It’s spring break time, so many people are wondering if they need to stop using acne medicine while on vacation. Some acne medicine does make you more sun sensitive, so it is a good idea to discuss this topic with your dermatologist. Most medicine can be continued during your beach vacation, as long as the proper sun protection measures are taken.
The most commonly used oral acne medications that may cause sun sensitivity are doxycycline and isotretinoin (Accutane.) We recommend checking with your dermatologist regarding whether to continue these medicines while on vacation. For most patients, it is very safe to do so, as long as proper sun protection is used.
Topical acne medications can also cause sun sensitivity. The topical acne medication most likely to make your skin sensitive to the sun is one from the prescription retinoid family. This includes tretinoin, Retin-A Micro, Tazorac, Atralin, Differin, Ziana, and Epiduo. These medications remove excess sebum and dead skin cells from the pores, which is helpful for treating acne, but exposes the newer, healthier skin to the sun’s rays. If sunscreen and other sun protective measures are used, most people can safely continue retinoid use during their vacation.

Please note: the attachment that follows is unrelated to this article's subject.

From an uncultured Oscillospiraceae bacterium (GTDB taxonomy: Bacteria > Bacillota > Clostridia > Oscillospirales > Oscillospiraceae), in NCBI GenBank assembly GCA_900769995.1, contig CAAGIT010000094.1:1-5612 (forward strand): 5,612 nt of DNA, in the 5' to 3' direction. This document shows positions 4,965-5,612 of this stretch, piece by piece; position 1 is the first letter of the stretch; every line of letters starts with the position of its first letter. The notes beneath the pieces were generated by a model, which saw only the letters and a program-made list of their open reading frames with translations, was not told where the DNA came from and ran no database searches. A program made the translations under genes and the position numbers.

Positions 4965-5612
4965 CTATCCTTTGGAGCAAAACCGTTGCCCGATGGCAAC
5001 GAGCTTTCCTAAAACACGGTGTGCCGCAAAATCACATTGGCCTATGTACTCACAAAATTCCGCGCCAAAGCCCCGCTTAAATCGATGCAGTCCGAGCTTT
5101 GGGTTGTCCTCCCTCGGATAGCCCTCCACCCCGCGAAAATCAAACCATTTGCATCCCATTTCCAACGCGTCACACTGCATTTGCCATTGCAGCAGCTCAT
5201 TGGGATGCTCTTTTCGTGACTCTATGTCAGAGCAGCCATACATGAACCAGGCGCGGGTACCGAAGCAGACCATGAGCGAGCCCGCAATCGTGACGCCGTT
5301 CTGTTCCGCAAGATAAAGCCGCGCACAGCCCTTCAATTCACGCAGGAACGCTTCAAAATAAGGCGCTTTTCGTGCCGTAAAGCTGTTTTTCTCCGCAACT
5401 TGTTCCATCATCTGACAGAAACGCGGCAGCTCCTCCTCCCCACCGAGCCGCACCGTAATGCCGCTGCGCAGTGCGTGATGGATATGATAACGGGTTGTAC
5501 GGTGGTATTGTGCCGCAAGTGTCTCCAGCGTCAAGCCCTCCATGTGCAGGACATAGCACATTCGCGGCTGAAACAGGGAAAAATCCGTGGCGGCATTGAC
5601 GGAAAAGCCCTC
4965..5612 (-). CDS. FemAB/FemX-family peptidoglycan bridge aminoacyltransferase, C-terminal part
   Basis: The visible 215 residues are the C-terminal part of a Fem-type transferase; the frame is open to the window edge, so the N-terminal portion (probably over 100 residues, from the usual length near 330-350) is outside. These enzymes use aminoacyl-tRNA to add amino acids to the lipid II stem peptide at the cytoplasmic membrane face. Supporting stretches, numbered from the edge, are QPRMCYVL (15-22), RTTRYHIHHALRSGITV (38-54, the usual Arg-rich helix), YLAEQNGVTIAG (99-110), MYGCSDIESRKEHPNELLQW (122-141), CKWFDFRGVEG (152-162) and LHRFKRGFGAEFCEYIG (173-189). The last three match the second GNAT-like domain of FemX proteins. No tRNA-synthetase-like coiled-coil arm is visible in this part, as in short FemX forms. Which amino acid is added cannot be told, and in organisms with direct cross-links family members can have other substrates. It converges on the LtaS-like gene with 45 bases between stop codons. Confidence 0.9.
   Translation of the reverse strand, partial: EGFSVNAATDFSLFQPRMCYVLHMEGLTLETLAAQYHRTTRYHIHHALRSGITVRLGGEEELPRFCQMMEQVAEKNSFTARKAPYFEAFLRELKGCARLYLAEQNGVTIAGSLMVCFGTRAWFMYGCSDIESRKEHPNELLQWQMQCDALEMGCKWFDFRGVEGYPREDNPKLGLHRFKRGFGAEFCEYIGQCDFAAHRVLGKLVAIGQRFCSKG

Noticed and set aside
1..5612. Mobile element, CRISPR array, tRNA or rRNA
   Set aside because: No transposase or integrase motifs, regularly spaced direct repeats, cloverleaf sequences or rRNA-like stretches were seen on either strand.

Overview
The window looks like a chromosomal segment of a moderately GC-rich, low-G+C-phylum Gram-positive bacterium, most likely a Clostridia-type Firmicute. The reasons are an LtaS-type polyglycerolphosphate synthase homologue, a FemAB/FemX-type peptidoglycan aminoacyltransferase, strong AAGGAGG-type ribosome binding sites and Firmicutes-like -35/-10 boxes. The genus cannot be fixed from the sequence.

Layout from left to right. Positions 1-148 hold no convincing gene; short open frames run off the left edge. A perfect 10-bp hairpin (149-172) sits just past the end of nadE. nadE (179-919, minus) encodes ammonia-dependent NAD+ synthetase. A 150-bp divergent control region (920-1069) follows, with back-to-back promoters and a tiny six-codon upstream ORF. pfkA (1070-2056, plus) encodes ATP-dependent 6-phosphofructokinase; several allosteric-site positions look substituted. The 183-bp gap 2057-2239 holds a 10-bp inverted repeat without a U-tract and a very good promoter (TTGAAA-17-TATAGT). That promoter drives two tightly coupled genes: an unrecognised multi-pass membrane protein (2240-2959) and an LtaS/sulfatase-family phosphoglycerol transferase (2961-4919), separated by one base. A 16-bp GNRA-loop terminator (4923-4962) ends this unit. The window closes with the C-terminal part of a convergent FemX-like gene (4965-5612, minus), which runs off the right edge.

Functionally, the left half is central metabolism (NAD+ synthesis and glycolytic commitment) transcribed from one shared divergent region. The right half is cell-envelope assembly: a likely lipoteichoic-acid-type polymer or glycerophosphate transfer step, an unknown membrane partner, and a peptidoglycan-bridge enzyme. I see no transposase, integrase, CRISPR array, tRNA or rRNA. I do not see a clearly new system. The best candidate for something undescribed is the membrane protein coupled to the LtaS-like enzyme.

The best way to protect your skin from sun exposure, particularly while using acne medicine, is to avoid direct sun exposure. This means wearing a hat to protect your face and staying in the shade during the midday hours. Even if you avoid direct sun exposure, it is important to wear a broad-spectrum sunscreen of at least SPF 30 during your vacation, and reapply every two hours or after going in the water.